Jeff and his beloved Benjy
It’s hard to know quite where to start with Jeffrey Moussaieff Masson. He’s the bestselling author of 9 books on animals and their emotional lives, including the beautiful Dogs Never Lie About Love, which has sold over a million copies. After receiving his Ph.D. in Sanskrit from Harvard University, Masson taught at the University of Toronto. During this period he also trained as a Freudian analyst, graduating as a full member of the International Psycho-Analytical Association. In 1980 he became Project Director of the Freud Archives, giving him access to all of Freud’s papers in London and the Library of Congress. Masson’s research there led him to conclude that Freud had made a major mistake in his assessment of childhood sexual abuse, a highly controversial view that resulted in his being fired from the archives. Committed to his findings, Masson went on to publish a series of books critical of Freud, psychoanalysis, psychiatry, and psychotherapy.
By the mid-90′s, Masson turned his attention to animals, publishing the international bestseller When Elephants Weep, followed by Dogs Never Lie About Love. He then went on to write seven more books on animals, including The Nine Emotional Lives of Cats, The Pig Who Sang to the Moon (several copies of which I gave out as holiday gifts this year!), and an encyclopedic collection of his 100 favourite animals called Altruistic Armadillos, Zenlike Zebras. His recent book The Face on Your Plate: The Truth About Food is a must-read for anyone who is interested in becoming more intimately acquainted with what they eat, and why.
I consider Masson a hero of mine, both in his every day life as well as his professional one. He appears never afraid to speak his mind and heart, which forces a good hard look at the way we treat animals (and each other), and he always does so with a unique and eloquent tenacity. I was fortunate enough to get a chance to pick his brain for The Veganomaly recently, and am thrilled to share our exchange with my readers.
I understand that you’ve been a vegetarian for most of your life, switching to veganism in the early 2000s. What inspired you to make this change?
When I did the research for my book The Pig Who Sang to the Moon about the emotional world of farm animals, I discovered the extraordinary amount of cruelty involved in dairy and eggs, and felt that I did not want to be complicit in that suffering. The only way to do that is to go vegan.
You’ve written extensively about the emotional lives of animals, including those killed/exploited for food. What do you think is the biggest barrier to getting people to care as much about farmed animals as they would about a dog, cat, elephant or polar bear?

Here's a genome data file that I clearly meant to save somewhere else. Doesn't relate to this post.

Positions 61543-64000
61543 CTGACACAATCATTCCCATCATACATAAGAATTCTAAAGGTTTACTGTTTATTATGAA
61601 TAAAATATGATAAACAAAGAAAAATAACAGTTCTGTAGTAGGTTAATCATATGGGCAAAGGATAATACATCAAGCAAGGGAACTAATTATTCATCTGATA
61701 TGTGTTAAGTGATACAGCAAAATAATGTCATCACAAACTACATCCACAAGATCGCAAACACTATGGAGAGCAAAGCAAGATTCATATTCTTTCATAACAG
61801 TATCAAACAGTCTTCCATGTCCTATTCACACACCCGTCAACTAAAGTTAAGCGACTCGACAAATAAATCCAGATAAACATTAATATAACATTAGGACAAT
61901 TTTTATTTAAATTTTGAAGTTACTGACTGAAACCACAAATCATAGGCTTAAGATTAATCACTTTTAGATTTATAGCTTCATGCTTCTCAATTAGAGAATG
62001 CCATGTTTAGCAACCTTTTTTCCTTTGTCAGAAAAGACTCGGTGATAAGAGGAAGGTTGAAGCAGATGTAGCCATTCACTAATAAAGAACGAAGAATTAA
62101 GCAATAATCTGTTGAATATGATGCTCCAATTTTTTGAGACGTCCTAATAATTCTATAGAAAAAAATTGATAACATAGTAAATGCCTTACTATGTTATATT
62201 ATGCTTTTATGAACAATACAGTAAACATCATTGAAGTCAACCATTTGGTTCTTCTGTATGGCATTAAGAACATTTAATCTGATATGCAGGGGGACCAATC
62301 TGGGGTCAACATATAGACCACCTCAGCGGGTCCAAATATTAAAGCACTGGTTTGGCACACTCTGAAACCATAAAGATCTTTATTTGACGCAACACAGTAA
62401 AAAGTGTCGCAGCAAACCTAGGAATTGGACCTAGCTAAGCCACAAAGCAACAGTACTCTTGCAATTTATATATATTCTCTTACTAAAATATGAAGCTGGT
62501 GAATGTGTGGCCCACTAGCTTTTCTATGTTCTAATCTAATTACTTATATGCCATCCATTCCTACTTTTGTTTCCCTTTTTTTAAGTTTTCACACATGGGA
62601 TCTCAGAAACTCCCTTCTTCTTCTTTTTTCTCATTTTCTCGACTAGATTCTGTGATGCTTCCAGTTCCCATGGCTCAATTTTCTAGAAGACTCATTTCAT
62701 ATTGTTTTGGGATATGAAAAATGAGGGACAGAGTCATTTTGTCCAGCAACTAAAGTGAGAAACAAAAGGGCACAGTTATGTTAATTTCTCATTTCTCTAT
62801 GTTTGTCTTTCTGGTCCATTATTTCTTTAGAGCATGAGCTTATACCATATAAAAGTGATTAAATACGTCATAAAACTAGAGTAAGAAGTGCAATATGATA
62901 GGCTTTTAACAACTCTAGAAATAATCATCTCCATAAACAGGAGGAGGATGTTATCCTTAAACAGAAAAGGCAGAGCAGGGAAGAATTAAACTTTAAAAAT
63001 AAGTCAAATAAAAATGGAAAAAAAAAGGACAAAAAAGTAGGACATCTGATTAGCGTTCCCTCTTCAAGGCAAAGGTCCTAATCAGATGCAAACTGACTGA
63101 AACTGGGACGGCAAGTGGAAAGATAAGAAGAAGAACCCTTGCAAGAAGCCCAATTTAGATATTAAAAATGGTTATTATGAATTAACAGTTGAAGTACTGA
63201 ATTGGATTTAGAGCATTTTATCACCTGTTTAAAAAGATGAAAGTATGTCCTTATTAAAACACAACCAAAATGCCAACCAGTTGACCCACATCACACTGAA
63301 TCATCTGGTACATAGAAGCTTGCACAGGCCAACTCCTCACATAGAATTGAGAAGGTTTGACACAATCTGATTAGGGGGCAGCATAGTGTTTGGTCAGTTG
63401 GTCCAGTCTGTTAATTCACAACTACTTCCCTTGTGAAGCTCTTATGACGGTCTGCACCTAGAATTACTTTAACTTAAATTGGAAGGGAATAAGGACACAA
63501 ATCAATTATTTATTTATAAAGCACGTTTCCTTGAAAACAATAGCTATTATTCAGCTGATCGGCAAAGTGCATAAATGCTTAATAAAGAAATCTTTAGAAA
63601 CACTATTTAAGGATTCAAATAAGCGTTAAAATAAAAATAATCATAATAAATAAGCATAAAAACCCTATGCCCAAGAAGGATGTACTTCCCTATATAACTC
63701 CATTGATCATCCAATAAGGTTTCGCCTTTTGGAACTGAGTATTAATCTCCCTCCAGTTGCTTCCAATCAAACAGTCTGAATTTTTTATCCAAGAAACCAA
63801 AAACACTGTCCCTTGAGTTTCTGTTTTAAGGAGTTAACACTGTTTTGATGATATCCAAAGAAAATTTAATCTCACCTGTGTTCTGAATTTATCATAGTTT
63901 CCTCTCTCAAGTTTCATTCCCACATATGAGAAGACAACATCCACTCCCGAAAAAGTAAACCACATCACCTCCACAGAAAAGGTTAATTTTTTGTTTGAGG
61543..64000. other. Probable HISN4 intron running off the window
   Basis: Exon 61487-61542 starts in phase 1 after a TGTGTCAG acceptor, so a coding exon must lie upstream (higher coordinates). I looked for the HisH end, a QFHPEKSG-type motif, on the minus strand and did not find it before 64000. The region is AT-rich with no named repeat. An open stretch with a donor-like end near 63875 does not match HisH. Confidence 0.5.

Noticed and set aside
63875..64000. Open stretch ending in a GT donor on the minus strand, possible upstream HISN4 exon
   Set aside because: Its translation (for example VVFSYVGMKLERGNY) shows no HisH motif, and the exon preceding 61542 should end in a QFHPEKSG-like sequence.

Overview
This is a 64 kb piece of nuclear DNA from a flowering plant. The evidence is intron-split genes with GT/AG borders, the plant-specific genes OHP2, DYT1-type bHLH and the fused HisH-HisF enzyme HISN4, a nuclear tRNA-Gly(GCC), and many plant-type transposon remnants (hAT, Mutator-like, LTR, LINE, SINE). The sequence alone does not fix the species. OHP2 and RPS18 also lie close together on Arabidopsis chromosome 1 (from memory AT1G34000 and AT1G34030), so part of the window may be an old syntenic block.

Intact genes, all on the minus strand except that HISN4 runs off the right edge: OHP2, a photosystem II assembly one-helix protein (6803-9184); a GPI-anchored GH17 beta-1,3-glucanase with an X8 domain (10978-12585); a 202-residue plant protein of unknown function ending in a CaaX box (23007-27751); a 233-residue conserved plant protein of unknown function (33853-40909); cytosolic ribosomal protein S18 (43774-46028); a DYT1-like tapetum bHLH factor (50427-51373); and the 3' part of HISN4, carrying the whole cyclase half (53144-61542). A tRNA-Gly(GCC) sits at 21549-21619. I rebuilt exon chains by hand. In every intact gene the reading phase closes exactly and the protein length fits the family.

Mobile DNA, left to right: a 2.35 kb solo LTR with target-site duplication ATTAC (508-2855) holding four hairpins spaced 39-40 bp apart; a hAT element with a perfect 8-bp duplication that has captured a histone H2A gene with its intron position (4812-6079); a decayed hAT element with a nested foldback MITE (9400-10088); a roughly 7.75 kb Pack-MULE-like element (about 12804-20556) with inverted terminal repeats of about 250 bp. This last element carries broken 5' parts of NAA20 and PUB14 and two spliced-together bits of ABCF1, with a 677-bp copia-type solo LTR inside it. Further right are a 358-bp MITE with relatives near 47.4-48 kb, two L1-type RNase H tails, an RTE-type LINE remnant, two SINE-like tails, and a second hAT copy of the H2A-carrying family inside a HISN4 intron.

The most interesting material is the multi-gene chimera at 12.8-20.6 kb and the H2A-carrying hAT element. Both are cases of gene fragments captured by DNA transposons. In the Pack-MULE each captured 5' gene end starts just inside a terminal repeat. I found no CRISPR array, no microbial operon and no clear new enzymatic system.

That’s an interesting question, because people DO care about their dog or cat, or what we call charismatic megafauna like elephants and polar bears. But we shut down our capacity for thinking and more importantly, for feeling empathy when it comes to animals who wind up on our plates. That is why I called my book about going vegan The Face on Your Plate. There is a being there, a being who was, essentially, tortured so that you could eat him or her. It is simply wrong, so wrong that people who engage in this do not even want to think about it. So they don’t. The other day I went to a restaurant with a friend who said “I’ll have the duck.” It truly shocked me. The duck? She was going to eat a duck? I was not prepared for the emotional reaction I had.
Do you think feminists are philosophically obligated to be/support animal right activists, and vice versa? Or do you think it’s possible to separate the two and still be effective?
Yes, I think you cannot truly be a feminist and not support the rights of animals, because it is simply another form of prejudice. Once you begin to see how others are treated unfairly, you have to realize that all these issues are interrelated. How can you be vegan, and not care about injustice to women? Becoming aware of injustice should not be confined to a single issue.
Your children are fortunate enough to have been raised in a vegan home. What do you think is the best way to reach children who haven’t had this sort of upbringing?
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My children have been raised in a vegan home, but, alas, they are not vegan. They are vegetarians, and I hope they will become vegans when they are older. They certainly understand the issues. They are mostly vegan, except for an egg a day and cheese from time to time. I believe in allowing everyone to make decisions without being forced. I have tried my best to wash their brains, but I have not completely succeeded!
Abolitionists believe the only way to end animal exploitation is to reject it in its entirety, claiming welfarist campaigns that push for incremental changes (like bigger cages for battery hens) are counterproductive. Do you agree with the abolitionist position, or do you think animal rights advocates have no choice but to make such compromises?
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That is a tough one. I am not impressed with incremental change, because I find that people begin to lose the greater picture, focusing on small improvements. It is not that those improvements are bad, or worthless, but they are just the beginning, and too often they become goals in themselves. I particularly find it just terrible to be told that a certain meat is “humanely raised” or words to that effect. That is a misuse of language. These animals were killed for their flesh. That is wrong. Period. How they were treated before they were killed is almost irrelevant. (Note I say “almost”). On the other hand, I do not think we should engage in battles with people who basically share our vision. So it is difficult to know how to proceed. I would not spend my time fighting for minor changes.
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